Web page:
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Monday, 3 February, 2003, 15:10 GMT
Churches escape licensing reforms
Church
There were fears churches would fall silent
Churches are to be made exempt from licensing reforms which critics claimed would have led to carol singers being criminalised.

The government is to amend its licensing bill so that places of public worship will not need a licence to put on entertainment.

The move follows a campaign by thousands of protesters opposing the government's reform plans.

They feared the legislation would silence live entertainment in Britain's music venues.

Kim Howells
Dr Howells says he has acknowledged objections
Culture Minister Kim Howells said the government had listened to protesters.

"Concerns were raised about our original proposals for licensing regulated entertainment in places of worship by a range of groups," he said

"We have listened to their concerns and taken them on board."

The exemption for churches "will enable religious institutions and music societies to flourish", he said.

The amended bill also exempts village and community halls from having to pay fees for entertainment licences.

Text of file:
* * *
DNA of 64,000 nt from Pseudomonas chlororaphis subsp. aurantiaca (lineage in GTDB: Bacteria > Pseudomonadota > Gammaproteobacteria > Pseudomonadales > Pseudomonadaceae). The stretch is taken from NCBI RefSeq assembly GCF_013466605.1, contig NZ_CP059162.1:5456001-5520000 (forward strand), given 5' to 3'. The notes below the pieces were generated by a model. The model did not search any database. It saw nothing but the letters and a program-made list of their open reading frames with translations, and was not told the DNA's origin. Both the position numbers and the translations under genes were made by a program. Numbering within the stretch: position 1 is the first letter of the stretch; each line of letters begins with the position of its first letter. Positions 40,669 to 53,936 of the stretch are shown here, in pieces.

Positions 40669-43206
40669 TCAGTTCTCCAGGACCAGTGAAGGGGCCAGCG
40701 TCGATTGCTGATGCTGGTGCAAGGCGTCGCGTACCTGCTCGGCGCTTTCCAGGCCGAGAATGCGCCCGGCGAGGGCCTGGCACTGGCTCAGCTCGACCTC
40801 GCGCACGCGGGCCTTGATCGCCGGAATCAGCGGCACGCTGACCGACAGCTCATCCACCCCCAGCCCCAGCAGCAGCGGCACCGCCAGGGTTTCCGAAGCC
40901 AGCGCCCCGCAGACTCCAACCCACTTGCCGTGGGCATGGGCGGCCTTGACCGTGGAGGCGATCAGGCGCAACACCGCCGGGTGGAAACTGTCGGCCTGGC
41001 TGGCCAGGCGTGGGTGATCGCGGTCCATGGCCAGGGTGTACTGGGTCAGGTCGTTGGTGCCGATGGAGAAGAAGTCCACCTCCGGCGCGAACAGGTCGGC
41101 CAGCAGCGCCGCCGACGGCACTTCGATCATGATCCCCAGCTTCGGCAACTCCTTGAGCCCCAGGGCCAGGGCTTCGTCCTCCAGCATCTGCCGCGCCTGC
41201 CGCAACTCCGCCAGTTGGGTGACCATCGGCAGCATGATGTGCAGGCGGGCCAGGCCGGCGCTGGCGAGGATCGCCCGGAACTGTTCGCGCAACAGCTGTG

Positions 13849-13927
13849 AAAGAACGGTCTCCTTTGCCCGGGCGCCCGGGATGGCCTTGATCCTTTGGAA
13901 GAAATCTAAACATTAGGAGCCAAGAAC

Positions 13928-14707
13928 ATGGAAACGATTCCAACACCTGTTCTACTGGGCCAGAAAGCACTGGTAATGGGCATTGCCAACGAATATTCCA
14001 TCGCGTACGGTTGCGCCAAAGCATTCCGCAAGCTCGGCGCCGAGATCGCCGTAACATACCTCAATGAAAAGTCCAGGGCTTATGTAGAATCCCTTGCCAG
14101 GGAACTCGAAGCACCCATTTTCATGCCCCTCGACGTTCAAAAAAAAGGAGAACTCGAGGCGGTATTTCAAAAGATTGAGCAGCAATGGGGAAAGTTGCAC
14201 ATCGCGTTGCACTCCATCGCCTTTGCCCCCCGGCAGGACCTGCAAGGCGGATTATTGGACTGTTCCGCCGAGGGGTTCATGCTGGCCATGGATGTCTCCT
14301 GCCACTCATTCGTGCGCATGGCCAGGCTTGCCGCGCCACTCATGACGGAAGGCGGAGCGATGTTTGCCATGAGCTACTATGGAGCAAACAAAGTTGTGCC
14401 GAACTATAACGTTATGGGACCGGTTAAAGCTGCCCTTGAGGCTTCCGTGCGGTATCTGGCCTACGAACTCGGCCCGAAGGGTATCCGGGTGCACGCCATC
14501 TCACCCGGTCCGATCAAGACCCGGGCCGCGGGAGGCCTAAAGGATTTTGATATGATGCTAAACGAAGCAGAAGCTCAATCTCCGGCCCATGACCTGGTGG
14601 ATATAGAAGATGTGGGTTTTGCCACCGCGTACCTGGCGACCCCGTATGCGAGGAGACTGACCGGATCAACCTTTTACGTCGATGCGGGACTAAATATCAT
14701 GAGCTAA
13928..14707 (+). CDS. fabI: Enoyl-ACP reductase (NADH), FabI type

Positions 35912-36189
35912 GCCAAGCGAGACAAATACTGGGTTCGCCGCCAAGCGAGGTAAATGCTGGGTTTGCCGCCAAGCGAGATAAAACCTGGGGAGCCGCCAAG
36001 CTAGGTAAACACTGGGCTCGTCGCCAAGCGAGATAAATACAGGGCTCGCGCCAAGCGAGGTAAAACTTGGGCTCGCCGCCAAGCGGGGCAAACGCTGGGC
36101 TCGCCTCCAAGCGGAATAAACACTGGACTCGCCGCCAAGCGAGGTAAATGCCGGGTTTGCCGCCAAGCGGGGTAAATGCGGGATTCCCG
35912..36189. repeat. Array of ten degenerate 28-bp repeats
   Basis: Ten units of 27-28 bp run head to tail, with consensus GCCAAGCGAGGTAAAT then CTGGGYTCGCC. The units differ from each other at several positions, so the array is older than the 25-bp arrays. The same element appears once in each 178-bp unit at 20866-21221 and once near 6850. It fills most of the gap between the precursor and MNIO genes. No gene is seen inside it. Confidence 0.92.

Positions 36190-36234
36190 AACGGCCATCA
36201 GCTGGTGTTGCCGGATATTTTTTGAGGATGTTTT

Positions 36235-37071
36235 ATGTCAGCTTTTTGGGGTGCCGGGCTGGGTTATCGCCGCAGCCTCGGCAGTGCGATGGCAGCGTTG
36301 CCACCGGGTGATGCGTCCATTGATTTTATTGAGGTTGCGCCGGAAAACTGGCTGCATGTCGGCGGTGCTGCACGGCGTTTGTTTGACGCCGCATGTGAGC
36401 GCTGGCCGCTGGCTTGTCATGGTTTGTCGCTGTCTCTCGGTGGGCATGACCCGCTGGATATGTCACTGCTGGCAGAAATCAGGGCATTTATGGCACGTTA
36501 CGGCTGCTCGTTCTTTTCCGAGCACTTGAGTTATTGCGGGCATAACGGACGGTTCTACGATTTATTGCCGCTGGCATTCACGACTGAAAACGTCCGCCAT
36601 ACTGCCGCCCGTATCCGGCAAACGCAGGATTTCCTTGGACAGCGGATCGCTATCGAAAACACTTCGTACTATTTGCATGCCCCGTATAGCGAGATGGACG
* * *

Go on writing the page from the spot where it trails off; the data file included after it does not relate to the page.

Red tape

However, events at this type of venue will still require a licence because of issues of nuisance and public safety still needs to be monitored.

But Dr Howells insists the amount of red tape involved in applying would be "streamlined".

If alcohol is to be sold at an event then the normal licence fee would be payable.

He added: "I recognise that church and community halls are integral to community life and provide a social hub in a great many rural and urban areas.

"I am determined to enable them to continue to play this essential role."

Last month, musicians made a silent protest outside Parliament against the bill.

They said it will hit small acoustic bands and folk singers and could see off ancient traditions such as Morris dancing.

An online petition has been signed by more than 40,000 people disgusted at what they see as attempts to silence live music.

See also:

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